KEY CONSIDERATIONS: Sungai Watch is deployed in tandem with floating booms that trap plastic debris in rivers for collection, processing and recycling; pilots are currently launched in Bali, Indonesia.
MORE INFORMATION: https://makeachange.world/sungaiwatch
Bali has a plastic pollution problem. So much so that the Balinese government declared a “garbage emergency” in 2018. In 2019 alone, there was 33,000 tons of plastic pollution that ended up in Bali’s waterways making its way to the ocean, according to the Bali Partnership report. With 60% of plastic pollution in our ocean coming from urban centers, solutions must be deployed downstream to capture plastic from waterways and physically stop the flow in our rivers. Of course, these efforts must also be combined with efforts to prevent plastic from entering waterways in the first place.
River Watch (Sungai Watch in Indonesia) is monitoring and installing physical low-tech trash barriers in Bali catered for smaller streams and rivers (a stream can be as big as 2 meters and a river as wide as 20 meters). From floating Trash Booms for rivers to Trash Blocks for smaller streams, they have partnered with German tech start-up Plastic Fischer to test out these solutions in Bali. They have a daily operation team that is charged to clean up each of their locations, with collected waste sorted at mobile sorting stations where it is washed, sorted, weighed and sent off for recycling.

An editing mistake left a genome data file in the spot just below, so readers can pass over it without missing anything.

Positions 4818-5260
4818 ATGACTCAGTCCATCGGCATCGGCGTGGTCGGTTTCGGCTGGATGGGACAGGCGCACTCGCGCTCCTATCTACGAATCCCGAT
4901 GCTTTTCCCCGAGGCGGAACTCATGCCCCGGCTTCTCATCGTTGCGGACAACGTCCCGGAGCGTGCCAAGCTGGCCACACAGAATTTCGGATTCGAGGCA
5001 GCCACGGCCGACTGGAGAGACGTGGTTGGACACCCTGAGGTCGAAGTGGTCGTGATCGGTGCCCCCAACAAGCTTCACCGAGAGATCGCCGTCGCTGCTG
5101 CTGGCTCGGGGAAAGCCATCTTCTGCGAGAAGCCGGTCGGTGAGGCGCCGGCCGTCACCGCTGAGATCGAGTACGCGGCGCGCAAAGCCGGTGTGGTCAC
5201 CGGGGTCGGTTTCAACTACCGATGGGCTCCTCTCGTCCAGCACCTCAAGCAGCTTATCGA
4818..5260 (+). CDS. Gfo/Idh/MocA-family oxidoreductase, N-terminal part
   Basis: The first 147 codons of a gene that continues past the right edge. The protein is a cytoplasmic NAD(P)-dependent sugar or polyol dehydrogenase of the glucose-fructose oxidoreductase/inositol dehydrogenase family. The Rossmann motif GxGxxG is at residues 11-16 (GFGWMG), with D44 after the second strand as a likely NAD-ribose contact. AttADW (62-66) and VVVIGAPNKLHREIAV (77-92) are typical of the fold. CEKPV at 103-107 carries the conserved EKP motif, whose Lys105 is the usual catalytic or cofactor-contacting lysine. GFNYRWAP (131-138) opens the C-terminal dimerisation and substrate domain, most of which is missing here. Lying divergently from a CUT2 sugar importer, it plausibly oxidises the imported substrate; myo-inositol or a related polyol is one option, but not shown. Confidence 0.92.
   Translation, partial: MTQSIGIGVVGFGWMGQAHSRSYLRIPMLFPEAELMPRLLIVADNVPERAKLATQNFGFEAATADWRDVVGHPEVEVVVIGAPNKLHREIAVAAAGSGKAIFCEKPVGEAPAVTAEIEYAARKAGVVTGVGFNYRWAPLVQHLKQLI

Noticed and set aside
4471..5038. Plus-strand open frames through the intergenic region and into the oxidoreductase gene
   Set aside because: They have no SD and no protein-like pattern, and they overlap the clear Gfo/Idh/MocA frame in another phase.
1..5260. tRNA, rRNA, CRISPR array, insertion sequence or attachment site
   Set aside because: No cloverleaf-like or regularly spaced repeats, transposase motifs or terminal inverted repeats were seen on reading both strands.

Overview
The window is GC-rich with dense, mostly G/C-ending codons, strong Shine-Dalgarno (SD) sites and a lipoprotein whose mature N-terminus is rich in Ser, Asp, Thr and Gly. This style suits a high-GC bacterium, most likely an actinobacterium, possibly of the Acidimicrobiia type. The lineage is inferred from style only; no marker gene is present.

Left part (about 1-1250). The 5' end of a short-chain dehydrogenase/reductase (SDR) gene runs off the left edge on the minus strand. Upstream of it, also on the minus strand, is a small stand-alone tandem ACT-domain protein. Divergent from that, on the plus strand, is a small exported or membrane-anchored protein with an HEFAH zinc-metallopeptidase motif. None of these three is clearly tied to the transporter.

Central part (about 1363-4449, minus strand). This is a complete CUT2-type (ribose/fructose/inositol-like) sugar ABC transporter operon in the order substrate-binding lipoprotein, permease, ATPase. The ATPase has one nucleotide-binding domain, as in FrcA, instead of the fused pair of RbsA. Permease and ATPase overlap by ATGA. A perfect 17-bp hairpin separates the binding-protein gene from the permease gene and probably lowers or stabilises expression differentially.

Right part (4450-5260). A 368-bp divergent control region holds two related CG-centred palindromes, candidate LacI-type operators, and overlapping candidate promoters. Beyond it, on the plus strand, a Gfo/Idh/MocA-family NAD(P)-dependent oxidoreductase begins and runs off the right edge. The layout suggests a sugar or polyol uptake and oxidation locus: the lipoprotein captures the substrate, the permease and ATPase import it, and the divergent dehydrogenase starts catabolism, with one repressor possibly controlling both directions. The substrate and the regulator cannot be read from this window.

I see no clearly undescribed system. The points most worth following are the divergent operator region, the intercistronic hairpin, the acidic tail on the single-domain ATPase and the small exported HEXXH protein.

River Watch has also developed an online platform that uses GIS mapping and artificial intelligence to monitor these plastic river cleanups. The River Watch map identifies intervention points along rivers and waterways, with live imaging and hyperlinked data files on plastic collection and processing at each intervention point. This data can be used to better understand the flow of plastic waste debris in Bali’s waterways, including volumes, types, brands and ultimately likely sources. This data can be leveraged by local authorities to develop effective upstream prevention policies.
Plastic waste monitoring system and programs are critical to identifying plastic types, volumes, brands and sources, in order for sound solutions to be implemented upstream. There are many new mapping products coming to market, though many are still in early phases of development. One similar and relevant product is Litterati.
CASE STUDY EXAMPLES
River Watch’s first pilots have been launched in Desas, Kerobokan and Tibubeneng to protect 4km of Bali coastline. They are currently in full piloting mode of River Watch and have decided to work on a Desa (municipality) model. To test out for full scalability, they are deploying 10 solutions in between two Desas: Kerobokan and Tibubeneng located in North Kuta in South West Bali. They are working with the local government and various communities to make sure they engage as many people with each of their solutions.